Well let’s back track all the way back to 2011, a year and a half before I published my first post. As some of my readers know (and as it is outlined on my “about” page), my blog is dedicated in honor of my mom and it was in the fall of 2011 that my mom had a couple of severe strokes that precipitated to her passing in 2012. Because of her strokes, I immediately moved from Baltimore back to Southern California.

Pho Ga at Pho Nguyen Hue

Pho Ga at Pho Nguyen Hue

More specifically, I moved back to Irvine, where I graduated from college a couple years prior. It was during my time in college that I ate around Orange County amazingly diverse and large Asian communities. Whether it was some of the best pho I’ve ever had in Little Saigon or the most delicious bowls of beef noodle soup in Irvine’s various Taiwanese restaurants, eating Asian food in Orange County was such a delight.

But of course, most people’s vision of Orange County is something akin to what they have seen in the hit mid-2000s show “The OC” or the original version of The Real Housewives series set in the gated community of Coto de Caza. That is to say, the popular image is of rich white people with sun kissed skin, money for everything they want, and lots of time spent frolicking on the beach or shopping at high end malls. And while this kind of life is definitely representative of parts of Orange County, it’s really just a small portion of what, in reality, is one of the most diverse counties in the United States.

Dim sum at J Zhou Oriental Cuisine

Dim sum at J Zhou Oriental Cuisine

Orange County is home of the largest Vietnamese community in the United States with nearly 190,000 Vietnamese residents. You can see the large Vietnamese presence when you drive on streets like Bolsa and Brookhurst where strip mall after strip mall are filled with Vietnamese shops and restaurants. Right next door is Garden Grove, with a large Korean community and some of the best Korean BBQ in Southern California. And just 15-20 minutes down the 405 or 5 (without traffic) is Irvine, where a huge Taiwanese community means there are multiple great places to get everything from Taiwanese fried chicken cutlets to bowls of lu rou fan. This doesn’t even include the large Persian and Latino communities in the county too.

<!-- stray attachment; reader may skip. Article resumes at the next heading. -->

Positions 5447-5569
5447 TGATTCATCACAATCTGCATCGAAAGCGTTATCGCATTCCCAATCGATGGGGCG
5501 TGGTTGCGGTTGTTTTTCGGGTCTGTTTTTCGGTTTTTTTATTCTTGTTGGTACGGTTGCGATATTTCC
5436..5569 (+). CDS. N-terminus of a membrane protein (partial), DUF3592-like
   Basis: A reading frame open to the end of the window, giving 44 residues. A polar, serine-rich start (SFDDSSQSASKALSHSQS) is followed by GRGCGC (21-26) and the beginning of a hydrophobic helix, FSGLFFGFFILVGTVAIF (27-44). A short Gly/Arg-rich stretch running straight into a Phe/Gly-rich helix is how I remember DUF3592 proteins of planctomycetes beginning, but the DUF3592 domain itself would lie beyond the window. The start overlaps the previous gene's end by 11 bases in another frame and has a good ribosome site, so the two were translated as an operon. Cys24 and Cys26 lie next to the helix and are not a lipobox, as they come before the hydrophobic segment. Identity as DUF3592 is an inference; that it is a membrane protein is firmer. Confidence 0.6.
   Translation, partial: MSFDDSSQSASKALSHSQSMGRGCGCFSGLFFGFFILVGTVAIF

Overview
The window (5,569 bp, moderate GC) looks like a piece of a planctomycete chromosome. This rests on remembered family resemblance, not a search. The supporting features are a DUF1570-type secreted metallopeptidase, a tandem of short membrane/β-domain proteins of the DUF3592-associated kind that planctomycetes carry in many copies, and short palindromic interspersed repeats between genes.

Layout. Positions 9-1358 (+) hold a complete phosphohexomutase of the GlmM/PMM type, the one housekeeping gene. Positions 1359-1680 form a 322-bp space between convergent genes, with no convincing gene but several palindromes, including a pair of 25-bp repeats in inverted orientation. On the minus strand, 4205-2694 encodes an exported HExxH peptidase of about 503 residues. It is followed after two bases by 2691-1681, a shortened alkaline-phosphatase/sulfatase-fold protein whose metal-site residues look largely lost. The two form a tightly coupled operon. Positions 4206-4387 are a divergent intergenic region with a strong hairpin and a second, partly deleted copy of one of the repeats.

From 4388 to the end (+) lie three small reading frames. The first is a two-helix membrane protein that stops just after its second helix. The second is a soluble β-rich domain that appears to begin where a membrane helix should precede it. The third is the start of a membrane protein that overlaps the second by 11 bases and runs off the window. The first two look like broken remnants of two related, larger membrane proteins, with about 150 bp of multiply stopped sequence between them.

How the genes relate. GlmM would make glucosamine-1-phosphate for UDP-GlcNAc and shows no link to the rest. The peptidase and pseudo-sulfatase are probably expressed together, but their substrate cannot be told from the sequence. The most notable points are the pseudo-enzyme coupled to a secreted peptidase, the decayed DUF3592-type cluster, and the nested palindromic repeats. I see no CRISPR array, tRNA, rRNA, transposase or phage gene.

So when I moved back to Southern California in the fall of 2011 to be closer to my mom, I wanted to showcase another side of Orange County, one filled with bowls of tasty pho instead of fake tans. Unfortunately, an opportunity to work a campaign for a now wonderful Congresswoman (and one of my best bosses ever) and my mom’s cardiac arrest and eventual passing meant I wouldn’t write a blog post until I lived in Denver.

Though with all those twists and turns (and 2 more moves later), I still think that more people should know about the wonderful Asian food that dots Orange County. Thankfully, a few other food writers with a more national audience has done that too. So before you head to Disneyland on your next trip, be sure to check out David Chan’s article and guide to Chinese food in Irvine or the Orange County Register’s guide to Little Saigon.

And if you want to know what are some of my favorite places in Orange County, here are a few below:

  • Broddard Restaurant – Great Vietnamese restaurant in Little Saigon
  • Cham Sut Gol – Wonderful Korean BBQ in Garden Grove
  • J Zhou Oriental Cuisine – The best dim sum in Orange County, almost rivaling those in the San Gabriel Valley
  • Pho Nguyen Hue – Some of the best chicken pho I’ve ever had
  • Yu’s Kitchen – Solid Taiwanese fair in Irvine
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Cleveland, OH

Los Angeles. San Francisco. New York City. Those are the places most people think of as the cities to go to for good Asian food in America. Cleveland, Ohio, would likely not be on anyone’s mind. Despite its relatively bland and uninspiring reputation, I felt compelled to try the Asian food in the city during my brief time there last weekend to witness the marriage of two wonderful friends. This was reinforced when, much to my surprise, Cleveland had a couple restaurants that scored fairly well in the Dim Sum Rankings I compiled last year. Sadly, I didn’t get enough time to eat at all the restaurants I wanted to go to, but here are thoughts on the two that I did manage to squeeze in with my 36 hours in town.

Saigon
2061 E 4th Street
Cleveland, OH 44115